On Tuesday, January 27, Dan Coats, the national intelligence chief, Gina Haspel , the C.I.A. director, and Christopher Wray, the F.B.I. director met with the Senate Intelligence Committee to present the annual assessment of global threats to the nation. Coats represents the sixteen intelligence agencies staffed around the world. They warned of traditional enemies, Russia, China, and ISIS with specific threats to United States security.
The next day, Donald Trump reacted angrily with an early morning post on Twitter: “Perhaps the Intelligence people should go back to school! “ Later ,he wrote, “The Intelligence people seem to be extremely passive and naïve when it comes to the dangers of Iran. They are wrong!”
The “Worldwide Threat Assessment” is usually received without comment by the president. This time, it was apparent that Donald Trump took it as a rebuke of his foreign policy. In short, he took it “personally”.
Their testimony did contradict the president’s assessment of two of the major threats: North Korea and ISIS. They said that Kim Jong -un in North Korea was unlikely to give up their nuclear arsenal, even after Trump has claimed that his first meeting was successful and was planning a second meeting with Kim in late February. They saw ISIS remaining as a serious threat, although Trump had said they would “soon be destroyed”. They also said that Iran currently was not building a nuclear bomb. Finally, they described Trump’s trade policies and “unilateralism” as straining the United States alliances.
The reaction of former intelligence officials and current members of Congress was swift and negative. Douglas Wise, a career C.I. A. official, said, “This is a consequence of narcissism, but it is a strong and inappropriate public political pressure to get the intelligence community leadership aligned with his political goals. Adam Schiff, Democrat of California and Chairman of the House Intelligence Committee, a Trump critic, said, “ If you’re going to ignore that information, it means you going to make poor decisions. It means the country is fundamentally less safe.” Representative Mike Gallagher , Republican, Wisconsin, also defended the agencies, saying, “They are doing a very difficult job, and they are actually trying to advance the president’s priorities.”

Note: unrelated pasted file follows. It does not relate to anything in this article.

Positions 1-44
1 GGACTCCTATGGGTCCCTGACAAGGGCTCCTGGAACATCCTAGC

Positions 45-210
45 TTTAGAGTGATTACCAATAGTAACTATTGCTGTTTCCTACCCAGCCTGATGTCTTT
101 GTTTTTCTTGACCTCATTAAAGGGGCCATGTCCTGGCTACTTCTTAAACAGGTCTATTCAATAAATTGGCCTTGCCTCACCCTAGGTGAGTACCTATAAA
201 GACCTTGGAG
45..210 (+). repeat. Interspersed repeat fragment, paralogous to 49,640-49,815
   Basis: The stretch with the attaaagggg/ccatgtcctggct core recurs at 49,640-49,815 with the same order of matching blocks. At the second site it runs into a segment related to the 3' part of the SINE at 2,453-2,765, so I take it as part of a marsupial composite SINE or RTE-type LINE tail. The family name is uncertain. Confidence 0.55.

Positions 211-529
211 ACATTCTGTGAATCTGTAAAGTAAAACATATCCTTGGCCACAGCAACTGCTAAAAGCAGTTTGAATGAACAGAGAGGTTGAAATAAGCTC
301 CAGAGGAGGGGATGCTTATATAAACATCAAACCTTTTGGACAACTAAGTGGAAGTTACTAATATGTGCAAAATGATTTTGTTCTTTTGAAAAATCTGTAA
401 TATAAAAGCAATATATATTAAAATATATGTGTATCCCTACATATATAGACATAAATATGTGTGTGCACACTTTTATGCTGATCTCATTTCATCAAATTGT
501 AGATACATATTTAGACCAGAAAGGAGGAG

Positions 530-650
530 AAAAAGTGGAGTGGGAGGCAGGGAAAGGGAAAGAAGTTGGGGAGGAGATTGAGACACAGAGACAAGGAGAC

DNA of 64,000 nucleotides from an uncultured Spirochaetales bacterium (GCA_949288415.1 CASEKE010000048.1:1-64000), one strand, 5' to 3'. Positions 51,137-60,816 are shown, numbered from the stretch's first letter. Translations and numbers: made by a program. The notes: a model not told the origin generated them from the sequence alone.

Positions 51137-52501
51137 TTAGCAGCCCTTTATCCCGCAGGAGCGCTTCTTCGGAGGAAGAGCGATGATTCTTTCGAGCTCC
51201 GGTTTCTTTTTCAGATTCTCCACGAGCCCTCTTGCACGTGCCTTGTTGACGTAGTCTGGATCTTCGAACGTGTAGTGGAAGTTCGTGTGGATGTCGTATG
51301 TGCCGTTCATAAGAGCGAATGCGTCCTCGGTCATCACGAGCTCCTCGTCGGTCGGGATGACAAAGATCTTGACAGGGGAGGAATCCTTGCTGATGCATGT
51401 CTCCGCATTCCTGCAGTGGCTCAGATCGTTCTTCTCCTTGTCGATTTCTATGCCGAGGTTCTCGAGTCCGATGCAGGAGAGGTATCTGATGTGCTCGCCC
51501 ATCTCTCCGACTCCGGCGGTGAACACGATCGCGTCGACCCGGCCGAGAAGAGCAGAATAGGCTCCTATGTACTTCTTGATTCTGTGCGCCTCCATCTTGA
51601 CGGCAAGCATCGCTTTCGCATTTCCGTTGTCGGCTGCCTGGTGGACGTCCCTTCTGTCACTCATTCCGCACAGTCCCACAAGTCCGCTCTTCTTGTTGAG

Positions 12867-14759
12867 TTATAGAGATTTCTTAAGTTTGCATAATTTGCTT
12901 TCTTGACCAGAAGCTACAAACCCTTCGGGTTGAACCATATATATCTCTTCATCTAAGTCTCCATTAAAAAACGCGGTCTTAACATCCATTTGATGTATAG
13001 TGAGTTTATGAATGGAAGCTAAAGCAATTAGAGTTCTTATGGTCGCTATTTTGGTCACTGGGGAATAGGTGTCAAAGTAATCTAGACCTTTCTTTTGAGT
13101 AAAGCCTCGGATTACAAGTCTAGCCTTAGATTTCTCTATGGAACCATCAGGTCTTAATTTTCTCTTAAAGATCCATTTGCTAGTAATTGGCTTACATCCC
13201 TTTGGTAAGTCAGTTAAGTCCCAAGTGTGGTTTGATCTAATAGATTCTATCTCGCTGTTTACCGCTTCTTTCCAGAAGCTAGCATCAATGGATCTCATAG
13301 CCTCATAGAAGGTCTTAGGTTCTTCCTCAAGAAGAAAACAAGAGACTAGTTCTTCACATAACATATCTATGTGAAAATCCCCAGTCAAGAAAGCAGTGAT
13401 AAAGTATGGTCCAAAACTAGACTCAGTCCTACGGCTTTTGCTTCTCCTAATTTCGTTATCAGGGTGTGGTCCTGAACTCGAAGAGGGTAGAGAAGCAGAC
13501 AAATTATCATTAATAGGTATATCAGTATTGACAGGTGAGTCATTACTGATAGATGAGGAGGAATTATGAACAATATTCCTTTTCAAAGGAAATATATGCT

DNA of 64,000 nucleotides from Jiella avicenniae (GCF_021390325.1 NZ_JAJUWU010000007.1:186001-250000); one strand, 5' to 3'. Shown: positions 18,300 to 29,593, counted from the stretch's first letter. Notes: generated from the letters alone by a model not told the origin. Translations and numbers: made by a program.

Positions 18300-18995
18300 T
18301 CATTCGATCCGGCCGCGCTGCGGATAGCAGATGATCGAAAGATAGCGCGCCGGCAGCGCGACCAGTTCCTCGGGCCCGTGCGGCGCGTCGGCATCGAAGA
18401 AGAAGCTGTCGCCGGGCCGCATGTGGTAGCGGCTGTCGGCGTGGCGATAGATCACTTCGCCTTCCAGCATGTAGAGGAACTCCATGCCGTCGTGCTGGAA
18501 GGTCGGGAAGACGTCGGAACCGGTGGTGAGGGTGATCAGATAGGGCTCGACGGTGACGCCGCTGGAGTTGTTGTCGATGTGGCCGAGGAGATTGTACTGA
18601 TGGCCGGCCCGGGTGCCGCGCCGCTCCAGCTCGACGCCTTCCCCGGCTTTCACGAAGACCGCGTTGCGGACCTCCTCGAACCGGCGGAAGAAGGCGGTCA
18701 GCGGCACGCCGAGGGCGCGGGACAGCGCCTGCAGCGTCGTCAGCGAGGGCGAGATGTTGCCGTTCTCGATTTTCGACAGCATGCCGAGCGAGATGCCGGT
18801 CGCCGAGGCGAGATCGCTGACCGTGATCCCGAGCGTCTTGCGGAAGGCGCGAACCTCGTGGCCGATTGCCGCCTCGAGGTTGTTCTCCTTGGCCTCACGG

In his tweets on Wednesday, Trump wrote that the relationship with North Korea was “the best it has ever been with U.S., no testing, getting remains, hostages returned. Decent chance of Denuclearization….” He added that under his predecessor, President Barack Obama, “The relationship was horrendous and very bad things were about to happen.”
The basic question has been raised, “Where does the president get his foreign policy ideas from?” Insiders at the White House report that he spends many morning hours of “executive time” watching Fox News daily . He listens to the hard line experts and retired generals who agree with his “America First” view of the world. At the White House, he has John Bolton, a long time Fox commentator nearby. Bolton , who served for George W. Bush, was hired by Trump as national security advisor. He was given direct access to the president without going through Chief of Staff John Kelly. Trump also has Stephen Miller close by, his speech writer who crafted “American Carnage” for his inauguration and his delayed SOTU address on February 5.
The Press, labeled by Trump as “the enemy of the people” , and the American public who read newspapers and watch cable television all know that the president does not read the PDBs… President’s Daily Briefs. White House aides have said on the record that he prefers pictures or maps rather than written material. The writer of “The Art of The Deal “ Tony Schwartz has said that Donald Trump does not read books and has an attention span of five to ten minutes.
Donald Trump does read certain articles in the “failed “ New York Times . He also sat for an interview with the publisher, A.G. Sulzberger and two White House correspondents, Peter Baker and Maggie Haberman. They met in the Oval Office where Trump sat behind the Resolute Desk, and they sat across from him. A verbatim record of their lengthy interview was published on February 2, 2019. It was very revealing of the inner Donald Trump who appeared to long for a “good story” from the paper. At the end of the interview, he said, “ I came from Jamaica Queens, Jamaica Estates….. and I became President of The United States. I’m entitled to a great story—just one—from my newspaper.”
………………………………Joyce S. Anderson